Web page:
Microbial microencapsulation, the confinement of microbes within microcapsules, aims to protect microorganisms from external stresses by physically isolating them from their environment. Although encapsulated microorganisms have been used in various areas including cell therapy, sensors, and biocatalysis, uncontrolled growth results in their release from the capsule, thus leading to undesired external exposure of the cells.
A group led by Insung S. Choi, KAIST, Daejeon, South Korea, used a core/shell approach to regulate microbial growth by simply coating alginate microbeads with polydopamine (PD) under physiologically relevant conditions. The polydopamine shells were found to affect microbial growth in the alginate core while maintaining cell viability, which granted control over cell release.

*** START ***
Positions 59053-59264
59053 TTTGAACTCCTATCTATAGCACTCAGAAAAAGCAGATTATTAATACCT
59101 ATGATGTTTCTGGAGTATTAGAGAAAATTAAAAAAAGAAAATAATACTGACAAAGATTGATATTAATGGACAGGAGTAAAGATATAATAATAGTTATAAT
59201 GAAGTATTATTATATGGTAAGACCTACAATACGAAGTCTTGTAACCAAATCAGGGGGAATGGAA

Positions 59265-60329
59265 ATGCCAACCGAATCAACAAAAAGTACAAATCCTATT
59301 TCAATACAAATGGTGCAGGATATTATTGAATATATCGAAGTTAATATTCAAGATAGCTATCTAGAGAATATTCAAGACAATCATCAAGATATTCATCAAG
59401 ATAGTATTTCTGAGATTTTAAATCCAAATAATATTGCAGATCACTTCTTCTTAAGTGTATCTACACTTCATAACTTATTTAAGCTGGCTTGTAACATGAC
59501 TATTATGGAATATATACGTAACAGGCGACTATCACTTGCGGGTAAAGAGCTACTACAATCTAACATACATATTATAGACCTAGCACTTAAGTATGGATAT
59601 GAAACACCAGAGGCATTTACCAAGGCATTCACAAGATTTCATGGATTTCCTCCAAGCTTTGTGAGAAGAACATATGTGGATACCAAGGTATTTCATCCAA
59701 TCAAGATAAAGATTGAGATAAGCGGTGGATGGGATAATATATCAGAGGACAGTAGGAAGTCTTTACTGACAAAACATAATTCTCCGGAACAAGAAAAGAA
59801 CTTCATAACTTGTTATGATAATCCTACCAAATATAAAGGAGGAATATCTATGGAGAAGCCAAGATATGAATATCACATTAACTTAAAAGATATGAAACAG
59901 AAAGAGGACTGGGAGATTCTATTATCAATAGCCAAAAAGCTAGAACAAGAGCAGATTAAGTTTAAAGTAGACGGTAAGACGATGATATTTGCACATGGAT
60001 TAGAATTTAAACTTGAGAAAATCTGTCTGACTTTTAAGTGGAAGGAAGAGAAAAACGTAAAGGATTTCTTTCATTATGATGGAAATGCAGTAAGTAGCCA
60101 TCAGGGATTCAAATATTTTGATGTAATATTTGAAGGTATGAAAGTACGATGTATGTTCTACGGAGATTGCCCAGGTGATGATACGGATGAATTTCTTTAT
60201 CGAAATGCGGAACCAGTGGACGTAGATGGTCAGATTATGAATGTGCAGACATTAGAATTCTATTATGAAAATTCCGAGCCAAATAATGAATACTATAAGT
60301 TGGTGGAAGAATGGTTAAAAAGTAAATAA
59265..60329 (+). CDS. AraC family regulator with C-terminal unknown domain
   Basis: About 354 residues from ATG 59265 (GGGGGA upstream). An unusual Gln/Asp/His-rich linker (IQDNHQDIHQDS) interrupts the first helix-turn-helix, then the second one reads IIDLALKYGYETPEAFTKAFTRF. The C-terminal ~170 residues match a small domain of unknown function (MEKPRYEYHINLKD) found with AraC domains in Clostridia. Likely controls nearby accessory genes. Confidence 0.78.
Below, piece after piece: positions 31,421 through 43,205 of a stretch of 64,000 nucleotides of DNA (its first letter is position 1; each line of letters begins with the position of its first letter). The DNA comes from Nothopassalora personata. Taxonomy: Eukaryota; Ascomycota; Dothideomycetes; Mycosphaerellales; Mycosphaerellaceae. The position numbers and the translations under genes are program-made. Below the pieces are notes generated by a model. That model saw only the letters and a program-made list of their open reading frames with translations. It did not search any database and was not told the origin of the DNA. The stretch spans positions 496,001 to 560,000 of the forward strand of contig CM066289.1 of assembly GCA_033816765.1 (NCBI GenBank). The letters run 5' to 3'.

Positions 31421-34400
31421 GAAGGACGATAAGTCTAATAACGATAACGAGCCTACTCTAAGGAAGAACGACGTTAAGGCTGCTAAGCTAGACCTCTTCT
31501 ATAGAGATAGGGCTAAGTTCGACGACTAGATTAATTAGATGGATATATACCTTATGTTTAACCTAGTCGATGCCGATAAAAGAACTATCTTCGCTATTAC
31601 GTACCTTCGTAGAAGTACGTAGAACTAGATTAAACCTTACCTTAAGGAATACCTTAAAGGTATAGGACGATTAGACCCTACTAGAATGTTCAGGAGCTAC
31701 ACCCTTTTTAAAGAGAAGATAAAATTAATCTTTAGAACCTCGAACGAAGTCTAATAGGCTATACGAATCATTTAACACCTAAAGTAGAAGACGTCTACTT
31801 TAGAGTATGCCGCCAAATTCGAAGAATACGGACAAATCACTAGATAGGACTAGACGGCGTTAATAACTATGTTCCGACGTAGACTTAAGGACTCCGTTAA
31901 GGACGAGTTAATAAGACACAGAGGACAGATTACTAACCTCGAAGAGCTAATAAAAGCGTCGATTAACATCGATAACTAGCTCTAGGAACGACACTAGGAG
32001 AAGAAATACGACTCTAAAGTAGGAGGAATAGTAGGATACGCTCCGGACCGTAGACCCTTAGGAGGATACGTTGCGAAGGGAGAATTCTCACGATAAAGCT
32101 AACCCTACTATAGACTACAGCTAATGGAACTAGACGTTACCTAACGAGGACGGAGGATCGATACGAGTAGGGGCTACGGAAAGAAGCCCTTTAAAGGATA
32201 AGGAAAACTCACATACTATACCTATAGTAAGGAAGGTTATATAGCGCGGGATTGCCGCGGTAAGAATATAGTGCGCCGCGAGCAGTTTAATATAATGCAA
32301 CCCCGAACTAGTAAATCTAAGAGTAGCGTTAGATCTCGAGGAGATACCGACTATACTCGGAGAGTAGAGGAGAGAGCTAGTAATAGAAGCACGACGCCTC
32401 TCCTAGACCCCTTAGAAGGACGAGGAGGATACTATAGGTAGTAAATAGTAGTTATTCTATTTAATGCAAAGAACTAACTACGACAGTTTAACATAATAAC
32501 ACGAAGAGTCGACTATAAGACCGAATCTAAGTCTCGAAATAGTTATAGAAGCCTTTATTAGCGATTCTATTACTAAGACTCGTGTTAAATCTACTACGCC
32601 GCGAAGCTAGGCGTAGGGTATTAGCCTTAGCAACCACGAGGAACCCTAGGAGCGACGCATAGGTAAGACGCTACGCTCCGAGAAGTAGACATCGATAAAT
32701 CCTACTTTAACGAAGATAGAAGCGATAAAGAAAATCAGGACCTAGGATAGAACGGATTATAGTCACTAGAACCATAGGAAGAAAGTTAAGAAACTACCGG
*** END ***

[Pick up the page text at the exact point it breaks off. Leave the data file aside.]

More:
The effects of the polydopamine shells on microbial growth were investigated in detail by modulating the concentration of nutrients in the cell culture media and varying the shell thickness.
Also of Interest
Article Views: 2043